New tests to reveal if horse meat still present in burgers
Test results are expected today from new samples taken at the Silvercrest Foods plant at the centre of the controversy over horse meat in beef burgers.
The samples, taken by Department of Agriculture staff at the Ballybay, Co Monaghan, plant on Tuesday, will show if its burgers still contain horse DNA.
They were ordered by Minister for Agriculture Simon Coveney after it emerged that a Tesco Everyday Value beef burger made at the plant contained 29.1 per cent horse DNA, relative to meat content.
The finding emerged after the Food Safety Authority of Ireland analysed 27 frozen beef burger products. It found 10, or 37 per cent, tested positive for horse DNA. With the exception of the Tesco burger, the other samples showed horse DNA at very low levels, of 0.1 to 0.3 per cent.
Burgers may be destroyed
At least 10 million beef burgers are being withdrawn from shops, and may be destroyed, due to the contamination.
Mr Coveney said products from the Netherlands and Spain added to processed burgers “seem to be the source” of the horse meat.
The story has been making headlines in newspapers and news websites globally. Spanish daily newspaper El País reported that Ireland had attributed the horse meat to Spain. The country is still smarting after Spanish cucumbers were wrongly blamed for the fatal E.coli outbreak in France and Germany in 2011.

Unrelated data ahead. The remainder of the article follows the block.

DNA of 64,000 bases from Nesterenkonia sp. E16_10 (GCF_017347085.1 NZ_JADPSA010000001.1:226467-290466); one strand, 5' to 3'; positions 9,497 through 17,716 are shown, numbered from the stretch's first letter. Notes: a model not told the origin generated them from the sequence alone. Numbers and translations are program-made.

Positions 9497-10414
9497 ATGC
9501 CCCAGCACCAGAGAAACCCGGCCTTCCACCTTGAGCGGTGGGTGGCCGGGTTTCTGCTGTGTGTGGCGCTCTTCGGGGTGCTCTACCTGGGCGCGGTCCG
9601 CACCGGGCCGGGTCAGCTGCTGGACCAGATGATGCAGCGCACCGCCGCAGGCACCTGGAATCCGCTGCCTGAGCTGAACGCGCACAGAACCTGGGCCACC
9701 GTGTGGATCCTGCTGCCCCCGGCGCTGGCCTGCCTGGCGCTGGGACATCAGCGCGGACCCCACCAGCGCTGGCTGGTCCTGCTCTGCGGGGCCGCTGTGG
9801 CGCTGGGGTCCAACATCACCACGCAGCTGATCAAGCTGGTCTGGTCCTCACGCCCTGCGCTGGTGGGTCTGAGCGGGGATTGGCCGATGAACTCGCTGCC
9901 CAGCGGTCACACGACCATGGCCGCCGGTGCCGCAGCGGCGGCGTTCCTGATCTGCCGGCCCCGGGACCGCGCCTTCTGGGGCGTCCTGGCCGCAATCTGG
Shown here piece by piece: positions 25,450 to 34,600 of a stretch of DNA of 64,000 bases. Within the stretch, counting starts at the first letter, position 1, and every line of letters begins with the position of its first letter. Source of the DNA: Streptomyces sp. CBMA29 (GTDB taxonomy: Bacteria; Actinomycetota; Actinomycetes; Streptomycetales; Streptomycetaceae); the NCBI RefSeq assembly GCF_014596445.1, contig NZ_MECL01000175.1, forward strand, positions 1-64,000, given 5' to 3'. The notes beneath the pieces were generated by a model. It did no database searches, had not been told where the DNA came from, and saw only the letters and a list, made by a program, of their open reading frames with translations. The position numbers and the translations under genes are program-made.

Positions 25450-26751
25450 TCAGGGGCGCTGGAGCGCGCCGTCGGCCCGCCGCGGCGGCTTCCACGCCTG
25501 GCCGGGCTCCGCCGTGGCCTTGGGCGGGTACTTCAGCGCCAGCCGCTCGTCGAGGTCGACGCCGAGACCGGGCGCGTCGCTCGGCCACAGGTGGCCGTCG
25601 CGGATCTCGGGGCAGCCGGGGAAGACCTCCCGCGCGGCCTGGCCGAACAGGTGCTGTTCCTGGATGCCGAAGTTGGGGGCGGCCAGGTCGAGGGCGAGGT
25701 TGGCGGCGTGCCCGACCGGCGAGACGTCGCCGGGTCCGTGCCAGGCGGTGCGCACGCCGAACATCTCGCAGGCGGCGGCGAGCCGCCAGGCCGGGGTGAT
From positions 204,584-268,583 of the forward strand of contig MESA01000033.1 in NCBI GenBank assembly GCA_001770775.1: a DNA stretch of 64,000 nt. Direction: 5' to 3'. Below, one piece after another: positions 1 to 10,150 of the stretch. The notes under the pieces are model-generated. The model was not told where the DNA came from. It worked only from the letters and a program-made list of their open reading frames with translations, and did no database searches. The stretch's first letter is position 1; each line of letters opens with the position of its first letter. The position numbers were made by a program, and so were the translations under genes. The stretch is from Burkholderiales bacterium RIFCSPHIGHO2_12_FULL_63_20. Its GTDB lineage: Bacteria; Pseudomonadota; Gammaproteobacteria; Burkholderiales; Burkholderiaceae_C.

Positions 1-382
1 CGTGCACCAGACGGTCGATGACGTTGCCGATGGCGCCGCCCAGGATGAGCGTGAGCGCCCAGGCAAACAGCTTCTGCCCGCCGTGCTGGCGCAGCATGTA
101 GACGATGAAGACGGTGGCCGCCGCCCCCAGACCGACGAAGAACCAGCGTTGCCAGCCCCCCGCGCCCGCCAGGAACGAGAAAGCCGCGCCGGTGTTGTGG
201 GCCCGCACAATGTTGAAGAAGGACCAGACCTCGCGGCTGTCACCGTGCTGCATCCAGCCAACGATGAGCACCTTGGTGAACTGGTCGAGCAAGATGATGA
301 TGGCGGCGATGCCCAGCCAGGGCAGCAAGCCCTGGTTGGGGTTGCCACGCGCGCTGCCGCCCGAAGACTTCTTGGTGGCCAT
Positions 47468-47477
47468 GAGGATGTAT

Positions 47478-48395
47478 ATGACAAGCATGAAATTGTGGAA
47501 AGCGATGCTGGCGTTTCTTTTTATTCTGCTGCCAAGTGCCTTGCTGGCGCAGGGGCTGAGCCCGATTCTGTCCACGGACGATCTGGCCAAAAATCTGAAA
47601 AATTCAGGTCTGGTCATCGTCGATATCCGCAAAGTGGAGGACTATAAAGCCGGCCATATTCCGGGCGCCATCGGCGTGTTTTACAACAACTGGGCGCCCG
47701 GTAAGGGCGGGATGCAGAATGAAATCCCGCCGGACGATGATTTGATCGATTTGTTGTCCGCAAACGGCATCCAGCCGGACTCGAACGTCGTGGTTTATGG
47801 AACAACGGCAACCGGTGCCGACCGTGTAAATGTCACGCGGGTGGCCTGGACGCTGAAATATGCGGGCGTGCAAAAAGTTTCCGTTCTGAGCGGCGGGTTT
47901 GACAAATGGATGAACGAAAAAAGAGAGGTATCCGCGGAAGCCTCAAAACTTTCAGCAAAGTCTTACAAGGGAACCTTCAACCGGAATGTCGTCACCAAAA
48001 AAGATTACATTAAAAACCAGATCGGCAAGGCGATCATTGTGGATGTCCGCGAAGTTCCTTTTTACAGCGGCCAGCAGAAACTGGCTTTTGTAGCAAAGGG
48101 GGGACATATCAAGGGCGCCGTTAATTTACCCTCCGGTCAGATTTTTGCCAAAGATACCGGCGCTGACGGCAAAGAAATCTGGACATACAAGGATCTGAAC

Addressing the issue at a press conference in Strasbourg yesterday, Taoiseach Enda Kenny repeated assurances that there was no risk to human health as a result of the discovery of horse DNA in the burgers and he pointed out that horse meat was “widely consumed” across the EU.
He welcomed the investigation and said it was very important for Ireland’s reputation as we prided ourselves on having world-class beef.
The burgers were bought in Tesco, Dunnes Stores, Iceland, Aldi and Lidl. The tests also found pig DNA in 85 per cent of burgers tested.
Owned by Larry Goodman
Department of Agriculture staff began an investigation at Silvercrest Foods, which is owned by Larry Goodman’s ABP Food Group.
A British plant, Dalepak Hambleton, also part of the ABP group, was found to have produced Iceland quarter pounders containing traces of horse DNA.
Liffey Meats in Ballyjamesduff, Co Cavan, was also found to have produced burgers with traces of horse DNA.
British prime minister David Cameron told MPs that “people in our country will have been very concerned to read this morning that when they thought they were buying beef burgers they were buying something that had horse meat in it”. He said this was “a completely unacceptable state of affairs” and the British food standards agency would work with companies to investigate the supply chain.
Writing in today’s Irish Times, Dr Patrick Wall, UCD’s associate professor of public health, said it was sad that at least 10 million frozen burgers were likely to be destroyed because horse DNA at a level of 29 per cent was found in one burger. He also said Ireland’s competitors were quick to criticise our controls and standards “yet few if any of them use similar testing technologies in their own supply chains”.